Statistics and markets

Ceramic machinery: Italian companies see growth in profitability


Luca Baraldi, Acimac Research Dept ([email protected])
​Salvatore Curatolo, Università di Parma

Now in its fourth edition, the new Acimac Research Department’s Report entitled “Financial statement analysis of world manufacturers of machinery for the ceramic and brick industries and glaze and colour producers” examines the 2013-2015 economic and financial figures of 213 companies operating in 14 different countries.

As for the tile, sanitaryware, tableware and heavy clay machinery segment (172 companies, including 138 operating in Italy), one of the key findings of the 2015 financial statement analysis is that the Italian industry continued its process of recovery with a further improvement in productivity, profitability and financial health. In particular, companies in this sector achieved significant growth in EBITDA (7.35% in 2015) and net profits (3.8% in 2015), while ROI rose to 5%, more than half a percentage point higher than the 2014 figure. But despite the improvements, the degree of capitalisation of companies is still insufficient, resulting in an excessive use of third-party capital as evidenced by an Equity Ratio of 24.7%.

Gross industrial productivity as measured by added value margin remained almost constant at 30%, although an improvement in inventory cycle efficiency was observed. Added value per employee reveals an increase in labour productivity due to optimisation of the use of labour and investments in more capital-intensive manufacturing technologies. This can be seen from the increase in invested capital per employee and the fall in unit labour costs (ULC) of more than one percentage point between 2014 and 2015 to reach 21% in Italy (compared to 26% for the non-Italian companies in the sample).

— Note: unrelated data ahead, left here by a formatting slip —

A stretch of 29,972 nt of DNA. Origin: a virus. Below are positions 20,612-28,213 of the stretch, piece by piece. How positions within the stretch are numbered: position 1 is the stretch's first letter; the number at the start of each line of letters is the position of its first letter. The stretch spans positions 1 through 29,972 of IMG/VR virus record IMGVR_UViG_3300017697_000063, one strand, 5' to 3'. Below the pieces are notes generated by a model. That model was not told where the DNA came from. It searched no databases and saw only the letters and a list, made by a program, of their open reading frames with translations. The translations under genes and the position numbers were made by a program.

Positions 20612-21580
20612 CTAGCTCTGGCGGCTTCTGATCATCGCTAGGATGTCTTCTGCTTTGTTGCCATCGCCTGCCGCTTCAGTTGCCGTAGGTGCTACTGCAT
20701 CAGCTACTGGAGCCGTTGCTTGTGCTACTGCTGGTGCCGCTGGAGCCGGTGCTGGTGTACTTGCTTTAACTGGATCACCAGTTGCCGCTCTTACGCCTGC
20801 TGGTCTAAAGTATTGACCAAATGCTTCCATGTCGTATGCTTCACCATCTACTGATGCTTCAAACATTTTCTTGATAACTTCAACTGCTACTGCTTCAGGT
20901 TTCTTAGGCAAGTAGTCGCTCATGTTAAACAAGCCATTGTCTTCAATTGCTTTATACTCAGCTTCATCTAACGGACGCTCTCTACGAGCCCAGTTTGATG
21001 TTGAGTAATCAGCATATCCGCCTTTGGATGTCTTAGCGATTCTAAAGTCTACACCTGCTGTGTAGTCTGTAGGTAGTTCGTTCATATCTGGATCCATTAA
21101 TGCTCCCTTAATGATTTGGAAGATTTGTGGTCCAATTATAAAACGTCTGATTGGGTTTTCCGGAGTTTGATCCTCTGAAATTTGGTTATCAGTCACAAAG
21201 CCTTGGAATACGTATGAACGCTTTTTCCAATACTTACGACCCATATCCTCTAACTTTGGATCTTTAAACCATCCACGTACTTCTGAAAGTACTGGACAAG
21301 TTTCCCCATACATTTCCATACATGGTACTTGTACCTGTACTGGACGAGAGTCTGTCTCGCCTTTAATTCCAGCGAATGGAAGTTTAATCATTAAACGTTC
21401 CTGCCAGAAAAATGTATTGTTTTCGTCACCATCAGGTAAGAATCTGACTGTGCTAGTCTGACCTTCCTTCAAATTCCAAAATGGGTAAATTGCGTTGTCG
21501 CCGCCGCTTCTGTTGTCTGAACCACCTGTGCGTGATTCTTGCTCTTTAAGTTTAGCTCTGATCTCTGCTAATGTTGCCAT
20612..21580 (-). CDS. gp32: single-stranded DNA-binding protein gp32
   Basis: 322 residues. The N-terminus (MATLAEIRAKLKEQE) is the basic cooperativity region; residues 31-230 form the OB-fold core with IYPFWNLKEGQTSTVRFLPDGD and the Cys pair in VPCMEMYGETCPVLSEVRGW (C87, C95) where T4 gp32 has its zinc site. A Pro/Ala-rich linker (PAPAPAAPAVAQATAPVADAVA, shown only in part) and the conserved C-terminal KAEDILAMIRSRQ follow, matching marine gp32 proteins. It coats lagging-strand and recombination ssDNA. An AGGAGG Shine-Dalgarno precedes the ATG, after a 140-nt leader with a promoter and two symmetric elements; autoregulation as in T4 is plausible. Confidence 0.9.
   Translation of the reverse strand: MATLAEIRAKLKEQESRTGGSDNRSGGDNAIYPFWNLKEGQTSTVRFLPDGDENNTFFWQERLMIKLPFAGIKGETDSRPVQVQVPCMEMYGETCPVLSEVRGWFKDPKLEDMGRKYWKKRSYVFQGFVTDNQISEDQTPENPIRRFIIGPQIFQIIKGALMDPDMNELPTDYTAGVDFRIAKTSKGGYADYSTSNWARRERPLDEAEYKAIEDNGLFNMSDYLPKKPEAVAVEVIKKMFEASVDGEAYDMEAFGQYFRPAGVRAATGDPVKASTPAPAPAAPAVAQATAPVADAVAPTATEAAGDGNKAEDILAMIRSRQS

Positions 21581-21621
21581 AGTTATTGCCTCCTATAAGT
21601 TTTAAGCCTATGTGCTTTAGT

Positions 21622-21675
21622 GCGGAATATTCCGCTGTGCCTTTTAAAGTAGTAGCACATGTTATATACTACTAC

• The best levels of performance by company size

The study also reveals the characteristics of the best-performing companies in relation to company size. Out of all the 172 companies analysed at an international level, the best performances in 2015 were once again posted by medium-sized companies with turnovers of between 10 and 40 million euros. These companies are capable of fully exploiting economies of scale while avoiding the diseconomies of scale that typically affect large companies (including logistics problems, excessive fragmentation of responsibilities, inefficiencies in information flows and potential inefficiencies in the use of labour). This size class consists of 35 companies with excellent levels of profitability (23 based in Italy, 7 in other European countries, 2 in China, 2 in Japan and 1 in Brazil). The ratio EBITDA/turnover (9%) is higher than in all other size classes and average net profits stand at 5%.

  • Best levels of performance by type of machinery produced

Another interesting analysis provided by the Acimac Report is that of the performance of the 172 companies in the sample in relation to the main type of machinery produced. In 2015 the best average management performances (showing a further strong improvement with respect to the previous year) were posted by companies that manufacture digital tile decorating machines (average EBITDA 10.31% and average net profits 6.87% of sales) and machinery for ceramic product finishing (EBITDA 9.77% and net profits 7.76%). Both categories display very high labour productivity, high investments per employee, low unit labour costs and a high level of gross and net profitability in relation to turnover.

The mould, press and kiln manufacturing segments posted performances in line with the sector average. The mould manufacturing segment stands out for its high added value (42.36% of turnover), although the extremely high efficiency of the production and procurement processes is offset by high unit labour costs (ULC). The press and kiln manufacturers are more successful at minimising the incidence of labour costs.

These results are confirmed by the Clustering and Benchmarking analysis (also included in the Acimac report), which shows that the largest concentration of producers of presses, finishing machinery and digital decoration machinery is in the highest-performing clusters AA, A and AB (Table 1). The results for mould manufacturers are less clear due to the relative inefficiency of the use of labour. Many companies are positioned in medium to low-performance clusters, although there are also cases of mould manufacturers in the highest-performing cluster (AA).

Type of supplied machinery Cluster
AA - A - AB
B - C - D
Raw Materials Preparation 35.0% 65.0%
Pressing 66.7% 33.3%
Moulds 30.0% 70.0%
Drying and Firing 60.0% 40.0%
Glazing and Decoration 34.8% 65.2%
Digital Decoration 91.7% 8.3%
Finishing 70.6% 29.4%
Total 50.0% 50.0%